We began our testing with SiSoftware's SANDRA File System benchmark module. This test's method of hard disk performance analysis it what we would consider a "light duty" consumer-level evaluation tool. The folks in IT would have your head for recommending a drive based solely on SANDRA File System test results. However, the benchmark is a popular utility within the performance PC enthusiast community and it does give a decent quick swag at high-level throughput characteristics of the total storage subsystem, which of course includes HD controllers and other associated system components.
SANDRA's Read Performance tests show some surprising levels of parity for the Gigabyte i-RAM. The reading scores were 135-136 MB/s for each test, placing it well above the results for a single SATA drive. Comparing the i-RAM to a pair of Western Digital SE16's in RAID 0 is a mixed bag, however. Random Read speeds were double for the i-RAM over the RAID configuration, yet barely over 10MB/s better in sequential testing, and not even comparable performance in buffered reads due to the fast 16MB cache found in these drives.
Write Performance Tests were, for the most part, a mirroring of what we found with the read scores. Again the i-RAM runs pretty consistently at all three tests, and easily outpaces the Seagate Barracuda. And once again, the RAID 0 combination of SE16 drives has numbers that fall to either side of the i-RAM's performance levels. Random write scores are lower, but sequential and especially buffered writing bandwidth is better with the RAID configuration.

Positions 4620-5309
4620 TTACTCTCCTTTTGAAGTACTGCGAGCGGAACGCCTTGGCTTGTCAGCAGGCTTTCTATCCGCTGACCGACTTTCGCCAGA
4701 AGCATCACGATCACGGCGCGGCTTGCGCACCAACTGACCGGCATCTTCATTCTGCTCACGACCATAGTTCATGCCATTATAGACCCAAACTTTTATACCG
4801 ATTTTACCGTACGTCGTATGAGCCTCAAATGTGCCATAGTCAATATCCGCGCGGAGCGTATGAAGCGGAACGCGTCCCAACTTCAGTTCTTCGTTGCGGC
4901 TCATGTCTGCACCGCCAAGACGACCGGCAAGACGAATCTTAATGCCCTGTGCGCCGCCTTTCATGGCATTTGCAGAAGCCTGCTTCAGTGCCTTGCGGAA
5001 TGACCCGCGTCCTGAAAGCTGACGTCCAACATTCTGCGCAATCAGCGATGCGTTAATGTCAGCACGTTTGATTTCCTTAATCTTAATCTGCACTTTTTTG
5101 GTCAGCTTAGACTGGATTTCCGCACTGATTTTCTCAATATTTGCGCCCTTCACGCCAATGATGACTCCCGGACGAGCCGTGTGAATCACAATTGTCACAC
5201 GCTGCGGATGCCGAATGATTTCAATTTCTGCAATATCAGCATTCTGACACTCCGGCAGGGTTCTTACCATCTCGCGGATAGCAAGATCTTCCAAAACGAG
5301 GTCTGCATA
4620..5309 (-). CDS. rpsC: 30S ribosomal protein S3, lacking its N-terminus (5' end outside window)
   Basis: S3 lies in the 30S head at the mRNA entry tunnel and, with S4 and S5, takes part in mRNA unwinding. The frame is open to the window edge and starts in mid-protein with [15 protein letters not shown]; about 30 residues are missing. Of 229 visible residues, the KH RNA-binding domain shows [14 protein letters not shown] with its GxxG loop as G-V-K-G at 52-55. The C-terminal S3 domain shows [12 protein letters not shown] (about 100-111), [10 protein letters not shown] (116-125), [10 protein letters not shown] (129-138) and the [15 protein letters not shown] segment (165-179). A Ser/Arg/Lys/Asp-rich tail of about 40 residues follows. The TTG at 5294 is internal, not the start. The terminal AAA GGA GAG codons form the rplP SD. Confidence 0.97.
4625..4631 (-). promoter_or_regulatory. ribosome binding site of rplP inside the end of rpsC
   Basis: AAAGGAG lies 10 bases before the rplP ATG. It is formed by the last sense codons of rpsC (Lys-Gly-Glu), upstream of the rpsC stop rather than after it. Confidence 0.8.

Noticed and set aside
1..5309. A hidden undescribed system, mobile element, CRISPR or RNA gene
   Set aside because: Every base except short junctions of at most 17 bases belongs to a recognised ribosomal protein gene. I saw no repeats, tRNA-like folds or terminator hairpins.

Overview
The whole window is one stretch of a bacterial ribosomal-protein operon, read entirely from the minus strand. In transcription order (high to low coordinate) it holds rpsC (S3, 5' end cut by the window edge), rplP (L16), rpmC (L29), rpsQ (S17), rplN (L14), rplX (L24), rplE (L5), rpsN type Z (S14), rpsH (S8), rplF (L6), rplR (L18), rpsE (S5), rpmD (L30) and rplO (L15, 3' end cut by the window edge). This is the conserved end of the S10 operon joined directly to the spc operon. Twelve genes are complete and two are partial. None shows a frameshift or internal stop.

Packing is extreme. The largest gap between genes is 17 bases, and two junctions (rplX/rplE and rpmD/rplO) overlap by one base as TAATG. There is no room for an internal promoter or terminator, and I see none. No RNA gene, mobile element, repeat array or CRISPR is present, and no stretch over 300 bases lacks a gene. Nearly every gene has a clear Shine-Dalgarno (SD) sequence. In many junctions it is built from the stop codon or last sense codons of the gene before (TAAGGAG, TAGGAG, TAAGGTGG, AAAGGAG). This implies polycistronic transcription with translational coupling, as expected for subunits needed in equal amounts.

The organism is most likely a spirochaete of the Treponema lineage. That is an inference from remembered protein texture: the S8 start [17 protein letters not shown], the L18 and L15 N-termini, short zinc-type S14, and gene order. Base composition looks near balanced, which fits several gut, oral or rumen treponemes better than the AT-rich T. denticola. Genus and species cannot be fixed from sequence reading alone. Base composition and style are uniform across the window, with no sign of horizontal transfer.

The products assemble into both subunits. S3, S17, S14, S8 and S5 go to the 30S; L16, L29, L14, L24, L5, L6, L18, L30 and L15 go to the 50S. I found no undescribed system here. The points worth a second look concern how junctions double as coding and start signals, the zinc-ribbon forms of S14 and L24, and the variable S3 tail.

SANDRA's Drive Index is the final measurement of the drive's performance. Overall, the Gigabyte i-RAM came out on top at 131MB/s - almost exactly the same score that can be found in SANDRA's internal database. Our RAID 0 setup was 28MB/s lower, roughly a 20% lower score than the i-RAM. A single SATA drive may be the cheapest and easiest solution when building a PC, but it only scored a meager 37MB/s in SANDRA, almost 100MB/s slower than the i-RAM.